A Perthshire-based charity has taken its lifesaving masterclasses on the road this year following investment from a local firm.
The Sandpiper Trust has been training people to save lives by supporting emergency medical training in remote communities across Scotland.
The Aberuthven-based charity was founded after the death of Scottish-born 14-year-old Sandy Dickson, in an accident.
His family realised the difficulties faced by the ambulance service in accessing remote and isolated areas and made it their mission to equip specially-trained doctors, nurses and paramedics, so they could be ready to intervene in an emergency before an ambulance arrives.
The charity, which was founded almost 20 years ago, works in conjunction with BASICS (British Association of Immediate Care) Scotland and the Scottish Ambulance Service (SAS) to equip doctors, nurses and paramedics with life-saving medical supplies, including portable defibrillators, in specially designed Sandpiper Bags.
When trained, the volunteers log onto the Scottish Ambulance Service system to be dispatched by call handlers to 999 calls when necessary and are frequently the first on the scene.
The Stirling Trailer Centre has supplied the charity with a new Transporta trailer from Ifor Williams Trailers to move its “crashed car” demonstration vehicle across remote areas of Scotland for realistic medical training.
There are more than 200 active responders who volunteer for the service, with another 15 currently in the process of being trained and equipped.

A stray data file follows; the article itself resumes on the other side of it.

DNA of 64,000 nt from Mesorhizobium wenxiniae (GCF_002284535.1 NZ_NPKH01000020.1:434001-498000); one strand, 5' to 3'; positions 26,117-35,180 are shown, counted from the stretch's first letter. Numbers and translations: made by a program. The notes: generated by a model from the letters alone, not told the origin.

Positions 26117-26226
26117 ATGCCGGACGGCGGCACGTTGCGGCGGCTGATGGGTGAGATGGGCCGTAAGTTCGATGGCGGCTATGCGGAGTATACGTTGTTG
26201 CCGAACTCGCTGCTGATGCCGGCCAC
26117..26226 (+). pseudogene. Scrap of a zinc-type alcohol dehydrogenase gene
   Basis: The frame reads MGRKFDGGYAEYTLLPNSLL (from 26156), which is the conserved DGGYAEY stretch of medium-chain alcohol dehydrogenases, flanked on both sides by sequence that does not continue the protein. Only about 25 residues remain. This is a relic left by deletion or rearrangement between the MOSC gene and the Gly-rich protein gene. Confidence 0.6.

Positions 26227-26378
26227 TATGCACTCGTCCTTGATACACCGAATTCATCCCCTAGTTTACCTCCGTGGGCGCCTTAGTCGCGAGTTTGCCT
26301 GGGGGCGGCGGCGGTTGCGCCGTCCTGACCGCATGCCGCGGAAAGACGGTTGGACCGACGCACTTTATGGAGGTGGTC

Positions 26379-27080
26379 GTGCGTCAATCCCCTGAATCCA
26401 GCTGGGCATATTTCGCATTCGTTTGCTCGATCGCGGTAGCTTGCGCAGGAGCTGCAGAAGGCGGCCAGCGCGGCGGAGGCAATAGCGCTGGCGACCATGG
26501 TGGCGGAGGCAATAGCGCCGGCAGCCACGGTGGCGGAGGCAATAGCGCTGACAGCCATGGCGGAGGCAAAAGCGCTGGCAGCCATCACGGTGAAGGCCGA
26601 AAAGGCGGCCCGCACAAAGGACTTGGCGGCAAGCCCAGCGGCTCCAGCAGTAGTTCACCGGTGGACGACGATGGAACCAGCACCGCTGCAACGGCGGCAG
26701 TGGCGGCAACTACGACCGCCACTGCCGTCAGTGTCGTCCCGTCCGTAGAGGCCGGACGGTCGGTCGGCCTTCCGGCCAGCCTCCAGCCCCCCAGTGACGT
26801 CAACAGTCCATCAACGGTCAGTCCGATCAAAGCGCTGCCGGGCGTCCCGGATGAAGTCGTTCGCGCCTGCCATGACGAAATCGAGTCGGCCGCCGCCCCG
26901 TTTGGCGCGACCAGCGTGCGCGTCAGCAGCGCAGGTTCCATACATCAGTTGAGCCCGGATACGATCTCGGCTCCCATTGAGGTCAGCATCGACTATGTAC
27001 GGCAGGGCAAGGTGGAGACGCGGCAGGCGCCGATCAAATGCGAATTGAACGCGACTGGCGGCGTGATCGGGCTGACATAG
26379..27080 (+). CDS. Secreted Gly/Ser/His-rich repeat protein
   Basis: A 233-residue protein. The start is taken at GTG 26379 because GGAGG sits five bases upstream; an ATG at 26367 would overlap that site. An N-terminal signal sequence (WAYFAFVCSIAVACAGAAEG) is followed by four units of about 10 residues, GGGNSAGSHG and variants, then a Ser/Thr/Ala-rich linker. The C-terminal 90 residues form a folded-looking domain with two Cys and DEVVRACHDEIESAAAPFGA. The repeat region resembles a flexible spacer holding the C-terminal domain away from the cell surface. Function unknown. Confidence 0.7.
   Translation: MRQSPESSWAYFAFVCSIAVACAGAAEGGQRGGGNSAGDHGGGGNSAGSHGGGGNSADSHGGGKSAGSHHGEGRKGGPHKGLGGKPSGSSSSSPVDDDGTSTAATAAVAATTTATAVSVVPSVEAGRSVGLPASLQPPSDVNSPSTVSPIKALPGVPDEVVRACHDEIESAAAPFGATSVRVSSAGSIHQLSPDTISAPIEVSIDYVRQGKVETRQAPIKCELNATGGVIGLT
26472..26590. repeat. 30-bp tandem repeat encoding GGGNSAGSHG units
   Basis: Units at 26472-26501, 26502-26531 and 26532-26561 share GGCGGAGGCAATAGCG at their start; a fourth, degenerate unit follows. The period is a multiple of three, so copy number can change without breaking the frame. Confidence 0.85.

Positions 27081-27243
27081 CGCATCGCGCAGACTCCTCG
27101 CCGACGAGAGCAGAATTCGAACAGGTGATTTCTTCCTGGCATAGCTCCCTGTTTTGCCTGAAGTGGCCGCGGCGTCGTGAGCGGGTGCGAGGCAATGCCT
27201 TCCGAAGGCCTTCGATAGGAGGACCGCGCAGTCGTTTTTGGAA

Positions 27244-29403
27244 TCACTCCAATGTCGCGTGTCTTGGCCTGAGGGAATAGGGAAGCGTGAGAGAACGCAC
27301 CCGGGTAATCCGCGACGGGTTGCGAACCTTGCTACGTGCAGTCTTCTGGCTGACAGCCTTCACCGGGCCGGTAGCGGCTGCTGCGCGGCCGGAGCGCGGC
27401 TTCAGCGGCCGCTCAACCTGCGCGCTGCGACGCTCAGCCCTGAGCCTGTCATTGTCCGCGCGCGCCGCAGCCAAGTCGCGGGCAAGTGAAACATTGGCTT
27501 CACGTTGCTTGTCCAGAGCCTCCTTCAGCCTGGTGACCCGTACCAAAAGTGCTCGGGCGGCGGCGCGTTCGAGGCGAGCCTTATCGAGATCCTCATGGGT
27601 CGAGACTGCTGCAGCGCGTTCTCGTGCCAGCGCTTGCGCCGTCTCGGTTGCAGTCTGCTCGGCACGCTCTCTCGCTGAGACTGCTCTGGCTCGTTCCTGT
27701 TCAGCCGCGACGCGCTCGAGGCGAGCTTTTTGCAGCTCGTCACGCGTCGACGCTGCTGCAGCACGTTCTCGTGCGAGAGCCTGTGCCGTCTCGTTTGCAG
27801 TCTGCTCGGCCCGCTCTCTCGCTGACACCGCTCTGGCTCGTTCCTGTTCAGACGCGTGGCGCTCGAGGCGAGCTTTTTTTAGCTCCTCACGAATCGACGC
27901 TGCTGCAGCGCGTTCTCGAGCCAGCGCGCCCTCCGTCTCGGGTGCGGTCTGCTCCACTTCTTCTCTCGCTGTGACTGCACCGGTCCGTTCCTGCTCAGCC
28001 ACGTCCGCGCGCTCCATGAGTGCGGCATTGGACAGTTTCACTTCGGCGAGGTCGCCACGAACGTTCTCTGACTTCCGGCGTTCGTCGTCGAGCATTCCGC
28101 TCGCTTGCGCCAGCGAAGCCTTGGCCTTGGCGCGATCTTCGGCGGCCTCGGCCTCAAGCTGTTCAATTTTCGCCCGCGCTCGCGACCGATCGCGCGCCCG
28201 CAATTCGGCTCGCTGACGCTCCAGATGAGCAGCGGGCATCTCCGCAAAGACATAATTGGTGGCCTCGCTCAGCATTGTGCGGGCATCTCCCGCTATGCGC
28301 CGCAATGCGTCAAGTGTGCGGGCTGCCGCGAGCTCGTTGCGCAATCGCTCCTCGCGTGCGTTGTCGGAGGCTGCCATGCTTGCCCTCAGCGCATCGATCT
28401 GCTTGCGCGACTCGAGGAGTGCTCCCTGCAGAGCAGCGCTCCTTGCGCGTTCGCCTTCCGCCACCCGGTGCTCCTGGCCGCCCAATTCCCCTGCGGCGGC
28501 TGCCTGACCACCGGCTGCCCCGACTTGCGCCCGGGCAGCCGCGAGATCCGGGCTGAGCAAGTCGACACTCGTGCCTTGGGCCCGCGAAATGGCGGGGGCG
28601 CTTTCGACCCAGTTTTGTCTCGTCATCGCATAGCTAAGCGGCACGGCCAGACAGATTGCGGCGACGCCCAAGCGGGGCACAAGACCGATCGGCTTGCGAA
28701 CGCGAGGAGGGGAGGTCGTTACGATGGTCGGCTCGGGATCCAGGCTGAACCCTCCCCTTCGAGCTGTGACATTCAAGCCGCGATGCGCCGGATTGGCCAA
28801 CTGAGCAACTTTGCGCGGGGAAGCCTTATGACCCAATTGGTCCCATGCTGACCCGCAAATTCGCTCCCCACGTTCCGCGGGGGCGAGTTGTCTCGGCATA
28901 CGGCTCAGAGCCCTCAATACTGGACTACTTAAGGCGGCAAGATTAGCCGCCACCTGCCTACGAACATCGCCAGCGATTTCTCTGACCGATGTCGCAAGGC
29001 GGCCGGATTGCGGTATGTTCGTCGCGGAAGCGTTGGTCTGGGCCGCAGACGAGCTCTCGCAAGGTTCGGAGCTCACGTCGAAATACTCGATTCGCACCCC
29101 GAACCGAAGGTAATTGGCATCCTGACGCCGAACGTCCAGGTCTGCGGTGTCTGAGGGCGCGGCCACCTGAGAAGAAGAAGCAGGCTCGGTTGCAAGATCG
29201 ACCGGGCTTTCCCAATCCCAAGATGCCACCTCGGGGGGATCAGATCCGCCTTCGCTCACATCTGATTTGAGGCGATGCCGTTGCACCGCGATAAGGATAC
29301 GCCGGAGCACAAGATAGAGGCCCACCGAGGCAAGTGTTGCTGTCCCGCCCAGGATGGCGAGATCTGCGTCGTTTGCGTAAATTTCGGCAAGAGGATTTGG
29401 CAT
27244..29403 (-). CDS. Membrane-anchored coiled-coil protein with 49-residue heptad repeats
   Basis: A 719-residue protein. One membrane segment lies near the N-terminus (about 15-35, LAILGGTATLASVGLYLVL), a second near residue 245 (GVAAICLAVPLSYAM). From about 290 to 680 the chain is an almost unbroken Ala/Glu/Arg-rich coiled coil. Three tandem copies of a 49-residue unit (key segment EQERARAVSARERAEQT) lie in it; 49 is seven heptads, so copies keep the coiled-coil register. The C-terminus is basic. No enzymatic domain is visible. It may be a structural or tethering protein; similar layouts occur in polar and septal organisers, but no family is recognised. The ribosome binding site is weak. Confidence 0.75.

So far, the roving classroom has travelled to Dumfries, Aberdeen, Ullapool, Tiree, Skye and Nairn in its first month. This year, it will be heading to Arran, Orkney, Shetland, Huntly, St Andrews, Western Isles, Lochgilphead, Campbeltown and Invergordon.
Lorna Duff, general manager of The Sandpiper Trust, said: “It can take a very long time to reach some areas of rural Scotland and so we have local responders, all clinically trained doctors, nurses or paramedics, who attend BASICS training before receiving Sandpiper Trust equipment.
“The training is not first aid – it’s for 999 call outs only. The equipment we give responders now costs in the region of £3,000 per person and includes a portable defibrillator.
“It’s a significant cost and The Sandpiper Trust replaces any equipment that’s used on a job. We do not get any form of government or centralised funding, so we rely on fundraising.
“These volunteers really are doing an amazing job. They are all full-time clinicians already with the NHS or SAS and are responding as a volunteer. Our responders have saved many lives and improved patient outcomes by getting there quickly – it’s an invaluable service.”